You are likely to experience blood clots when menstruating at some point in your life. Period blood clots or menstrual blood clots are basically your body’s way of preventing you from losing too much blood during periods. They look like red blobs of jelly and are made up of blood, tissue, mucus, and vaginal fluids.
Tissues line up in the endometrium or inside the inner walls of the womb to create a rather inviting place for an embryo to grow in. This is in response to the female hormone, estrogen. When the expected pregnancy doesn’t happen for any number of reasons, the uterus starts to contract to shed this lining which is no longer needed.
This violent contraction of the uterus or the womb leads to a blood bath, no literally! The blood vessels inside the uterus begin to bleed. The bleeding along with the unfertilized egg goes out of your body through the vagina every 28 or so days.
During every period, you are at risk of losing too much blood, which could lead you to be anemic. Plasma and platelets work together to form clots and mix with the liquid blood. This is what gives these clots their red colour. Finally, along with the bleeding, the clots too leave your body. Quite amazing how our bodies work, isn’t it?
When do clots happen?
Period blood clots form when blood just sits inside the uterus without there being too much movement. After being stagnant for too long this blood forms into clots.
What causes menstrual clots?
What do large blood clots during period mean? Heavy bleeding with big clots might be an indication of an underlying condition. Some of these are as follows:
Uterine polyps and fibroids
A uterine fibroid or polyp can cause obstruction and lead to heavy bleeding along with pain and clotting. This is especially true for polyps that grow in the cervix or the uterine lining.
The thyroid gland is responsible for the production and distribution of all the hormones in your body. If it starts malfunctioning, well, a lot of things can turn upside down in your body, including your reproductive system. Heavier period than normal with clots could be your body’s way of signalling that all is not well.
In endometriosis, tissues that typically grow inside the uterus start growing outside, usually on the fallopian tubes. What's more? These tissues behave like your regular tissues inside the uterus, meaning they bleed and pile on top of each other, under the illusion that they are helping make a bed for the baby. This condition can cause severe cramps, bloating, blood clots, heavy flow and other symptoms of a period but only that much worse.
By now, almost all netizens know that a thing called PCOS exists. But what is this thing, how does it happen, when does it start developing? The answers to that are a still very vague and being debated over. But, one thing is for sure, it wreaks havoc on your body at the hormonal level. Passing large blood clots during period along with heavy menstrual bleeding is often a warning sign of PCOS.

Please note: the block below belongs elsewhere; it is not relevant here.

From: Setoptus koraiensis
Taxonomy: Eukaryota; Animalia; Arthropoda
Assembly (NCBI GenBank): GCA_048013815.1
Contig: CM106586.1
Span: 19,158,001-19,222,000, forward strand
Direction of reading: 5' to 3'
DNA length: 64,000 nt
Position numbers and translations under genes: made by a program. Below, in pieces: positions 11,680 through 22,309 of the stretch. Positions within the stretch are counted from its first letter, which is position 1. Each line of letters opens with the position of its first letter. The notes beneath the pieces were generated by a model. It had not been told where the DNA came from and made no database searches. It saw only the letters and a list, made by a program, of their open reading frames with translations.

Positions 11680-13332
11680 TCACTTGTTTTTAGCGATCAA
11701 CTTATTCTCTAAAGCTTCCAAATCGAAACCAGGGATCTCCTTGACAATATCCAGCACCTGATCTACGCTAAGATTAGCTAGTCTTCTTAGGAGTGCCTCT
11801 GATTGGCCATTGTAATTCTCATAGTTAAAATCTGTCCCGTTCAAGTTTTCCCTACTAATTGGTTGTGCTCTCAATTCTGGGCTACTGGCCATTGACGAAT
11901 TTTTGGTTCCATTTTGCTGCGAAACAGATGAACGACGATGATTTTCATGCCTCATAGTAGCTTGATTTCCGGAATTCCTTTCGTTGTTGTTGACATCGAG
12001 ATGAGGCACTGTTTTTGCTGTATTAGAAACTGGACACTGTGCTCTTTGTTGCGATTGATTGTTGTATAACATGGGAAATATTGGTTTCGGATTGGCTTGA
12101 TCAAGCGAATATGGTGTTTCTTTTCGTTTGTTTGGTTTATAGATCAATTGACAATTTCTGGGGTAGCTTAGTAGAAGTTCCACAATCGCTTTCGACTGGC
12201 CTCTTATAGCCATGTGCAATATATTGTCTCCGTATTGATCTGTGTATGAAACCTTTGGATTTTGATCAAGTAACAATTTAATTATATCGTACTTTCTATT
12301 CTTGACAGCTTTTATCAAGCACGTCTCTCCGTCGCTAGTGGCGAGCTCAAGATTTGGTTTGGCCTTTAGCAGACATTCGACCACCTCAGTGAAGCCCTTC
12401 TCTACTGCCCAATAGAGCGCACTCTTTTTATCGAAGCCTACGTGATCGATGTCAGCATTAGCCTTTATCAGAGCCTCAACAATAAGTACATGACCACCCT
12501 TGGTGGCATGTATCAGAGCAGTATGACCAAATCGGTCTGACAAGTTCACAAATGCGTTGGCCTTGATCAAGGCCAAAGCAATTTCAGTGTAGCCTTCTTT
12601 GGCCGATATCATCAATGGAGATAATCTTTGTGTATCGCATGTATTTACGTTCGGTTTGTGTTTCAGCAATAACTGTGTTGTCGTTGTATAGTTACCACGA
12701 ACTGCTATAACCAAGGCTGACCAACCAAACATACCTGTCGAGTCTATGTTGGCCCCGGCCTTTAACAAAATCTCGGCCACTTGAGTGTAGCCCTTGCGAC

Women who suffer from PCOS can go month and months without a period. The uterine lining keeps thickening and growing. At the end, when a period does occur, it is heavy and full of massive, accumulated blood clots.
If you are pregnant, and have noticed blood in your panties, run to your doctor. It could be a miscarriage.
During the nine months of your pregnancy, you don’t experience periods at all. The tissues keep building up, the place getting cosier for a developing foetus. If you experience a miscarriage, you might notice bleeding with really large blood clots. The tissues lined inside the inner walls along with the egg comes out along with the blood.
If you’re pregnant and experience heavy blood clots along with bleeding, you might be having an ectopic pregnancy. Seek medical support immediately. In an ectopic pregnancy, the fertilised egg attaches itself somewhere outside the uterine cavity, mainly in the fallopian tubes. This type of pregnancy is very dangerous for the mother and can lead to massive bleeding that can be fatal if not taken care of immediately.
Being on certain kinds of medications too, can lead you to experience heavy periods such as birth control pills, anti-depressants, blood thinners, etc.
Are period clots serious?
Not always! It is completely normal to experience clotting during periods. But, if you are passing clots larger than the size of a 10-rupee coin, we might have a serious issue at hand.
How is the cause of menstrual clots diagnosed?
To check what’s causing you to experience heavy menstrual clots, your doctor might examine your uterus and do a pelvic exam. They are going to ask for your medical and family history.
They will want to rule out the possibilities of endometriosis, PCOS, fibroids or any other obstructions. They are going to recommend a few tests such as an ultrasound, MRI, and a few blood tests.
How are menstrual clots treated?
The real question when should you be concerned enough to go visit a doctor? It's simple really, anything out of the ordinary for two or more cycles of menstruation warrants a visit to your ob-gyn. If you notice you have been passing clots larger than your usual size, get things checked out, just to be sure.
Here are a few ways in which your ob-gyn might treat heavy clotting in your periods:
By prescribing birth control pills
Non-steroidal anti-inflammatory drugs (NSAIDs)
Ingestion of tranexamic acid
Or surgery, if nothing else works
Hope you found this article helpful! And the next time you notice something odd about your periods, don’t stress out, visit your ob-gyn or leave your concerns below. :)